72. Level Ceilings

When there is a gallery in the church, thus necessitating high walls, a sufficiently high ceiling is usually afforded by using trusses with horizontal tie-beams, with the ceiling joists resting on top of the beams and spanning from truss to truss. By placing a cove at the juncture of the walls and ceiling the apparent height of the room is increased and the appearance and also the acoustic properties improved.

It is usually very much cheaper to support the roof and ceiling in this way, because simple trusses may be used, generally without very large timbers or rods, and very little finishing lumber is required.

As illustrating the method of supporting a roof and level ceiling over a crossing with four gables, Fig. 168 may prove of interest. This and the plan, Fig. 169, also show how a cruciform roof and exterior may be placed over a rectanglar building or room, the plan being a portion of that of the church shown in Fig. 167, while F'ig. 168 shows the actual construction of the central portion of the roof. The building being built on a narrow lot and it being desired to utilize the entire ground space (in width), it was necessary to plan the building in the shape of a simple rectangle, only very shallow recesses being permitted on the principal side and none on the other.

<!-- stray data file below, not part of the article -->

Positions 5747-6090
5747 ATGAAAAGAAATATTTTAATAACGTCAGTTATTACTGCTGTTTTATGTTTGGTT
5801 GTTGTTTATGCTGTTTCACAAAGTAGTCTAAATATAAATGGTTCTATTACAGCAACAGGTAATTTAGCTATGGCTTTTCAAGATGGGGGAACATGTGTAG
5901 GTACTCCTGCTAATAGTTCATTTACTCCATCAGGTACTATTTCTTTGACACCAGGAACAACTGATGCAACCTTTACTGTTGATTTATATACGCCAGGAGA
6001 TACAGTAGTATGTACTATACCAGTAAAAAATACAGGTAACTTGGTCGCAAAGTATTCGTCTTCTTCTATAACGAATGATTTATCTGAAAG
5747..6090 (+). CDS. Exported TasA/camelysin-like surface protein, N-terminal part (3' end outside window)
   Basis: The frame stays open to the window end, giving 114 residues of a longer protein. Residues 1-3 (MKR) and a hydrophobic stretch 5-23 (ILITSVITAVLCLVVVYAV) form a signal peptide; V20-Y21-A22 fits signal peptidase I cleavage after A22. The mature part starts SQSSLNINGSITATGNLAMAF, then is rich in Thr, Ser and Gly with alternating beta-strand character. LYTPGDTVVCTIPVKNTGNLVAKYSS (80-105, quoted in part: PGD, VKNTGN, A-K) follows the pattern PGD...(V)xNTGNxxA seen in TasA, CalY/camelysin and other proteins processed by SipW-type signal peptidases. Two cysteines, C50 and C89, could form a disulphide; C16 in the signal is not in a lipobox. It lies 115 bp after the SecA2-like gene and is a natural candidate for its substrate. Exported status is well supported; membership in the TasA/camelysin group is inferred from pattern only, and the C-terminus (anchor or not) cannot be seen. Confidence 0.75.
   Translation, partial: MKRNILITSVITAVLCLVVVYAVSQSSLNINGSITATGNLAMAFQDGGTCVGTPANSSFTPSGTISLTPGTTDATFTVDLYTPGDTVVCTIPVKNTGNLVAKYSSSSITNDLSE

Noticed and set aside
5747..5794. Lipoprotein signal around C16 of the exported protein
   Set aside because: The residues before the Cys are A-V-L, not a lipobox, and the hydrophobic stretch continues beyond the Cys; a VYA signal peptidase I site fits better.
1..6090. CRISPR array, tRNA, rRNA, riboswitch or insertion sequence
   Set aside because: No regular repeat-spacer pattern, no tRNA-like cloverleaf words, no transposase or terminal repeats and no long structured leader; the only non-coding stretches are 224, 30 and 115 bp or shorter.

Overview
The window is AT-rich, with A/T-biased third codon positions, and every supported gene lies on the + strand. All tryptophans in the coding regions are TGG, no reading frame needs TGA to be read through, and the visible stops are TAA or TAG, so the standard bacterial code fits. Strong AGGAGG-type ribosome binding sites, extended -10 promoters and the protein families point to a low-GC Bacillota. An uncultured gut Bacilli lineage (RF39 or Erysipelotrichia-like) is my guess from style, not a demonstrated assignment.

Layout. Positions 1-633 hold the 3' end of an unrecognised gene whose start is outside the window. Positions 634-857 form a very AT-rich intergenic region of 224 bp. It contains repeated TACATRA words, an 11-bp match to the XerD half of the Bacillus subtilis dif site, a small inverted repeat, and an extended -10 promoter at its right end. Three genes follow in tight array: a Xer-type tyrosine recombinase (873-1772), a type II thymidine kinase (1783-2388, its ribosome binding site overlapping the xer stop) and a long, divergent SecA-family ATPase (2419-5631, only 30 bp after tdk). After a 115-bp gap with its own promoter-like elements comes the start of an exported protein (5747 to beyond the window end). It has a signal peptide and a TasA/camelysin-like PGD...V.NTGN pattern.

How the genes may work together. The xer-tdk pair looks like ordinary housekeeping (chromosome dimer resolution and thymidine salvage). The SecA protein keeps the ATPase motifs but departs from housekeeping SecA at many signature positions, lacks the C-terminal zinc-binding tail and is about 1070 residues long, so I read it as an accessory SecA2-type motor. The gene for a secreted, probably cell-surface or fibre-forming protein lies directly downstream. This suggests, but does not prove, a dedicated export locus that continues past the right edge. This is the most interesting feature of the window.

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Fig. 168.

By means of two posts, which were also utilized in supporting the gallery, the width of the main roof was reduced to 36 feet, and by placing shed roofs with the cornice slightly depressed over the spaces H, H, the appearance shown in the half-tone illustration was obtained. The central portion of the roof is supported by three trusses, B, C, F, of exactly the same outline, and by two Howe trusses, D and E, which are supported at one end by the wall and at the other by truss C, the members of the latter truss being made larger than those of trusses B and F on account of the additional loads, although only 10x10-inch timbers were required. The tie-beams of trusses E and D were framed flush with the ceiling joists to form a square panel in the centre. The top of these trusses come on a level and in line with the upper purlins, so as to receive the common and valley rafters. The inner end of the purlins extending from trusses B and F to trusses D and E are supported from the tops of the latter by stirrups. The inner ends of the lower purlins, which support the valley, are supported by braces from the tie-beams.of the trusses. The tops of the two posts have heavy cast-iron caps, with a flat top. In any roof construction the purlins should be well tied together endways and securely anchored to the walls.

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Fig. 169.

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Fig. 170.

In the church above illustrated the pulpit was placed where shown on the plan, and, although the room is rather long for the width, the acoustic properties both for speaking and singing, appear to be perfect.

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Fig. 171.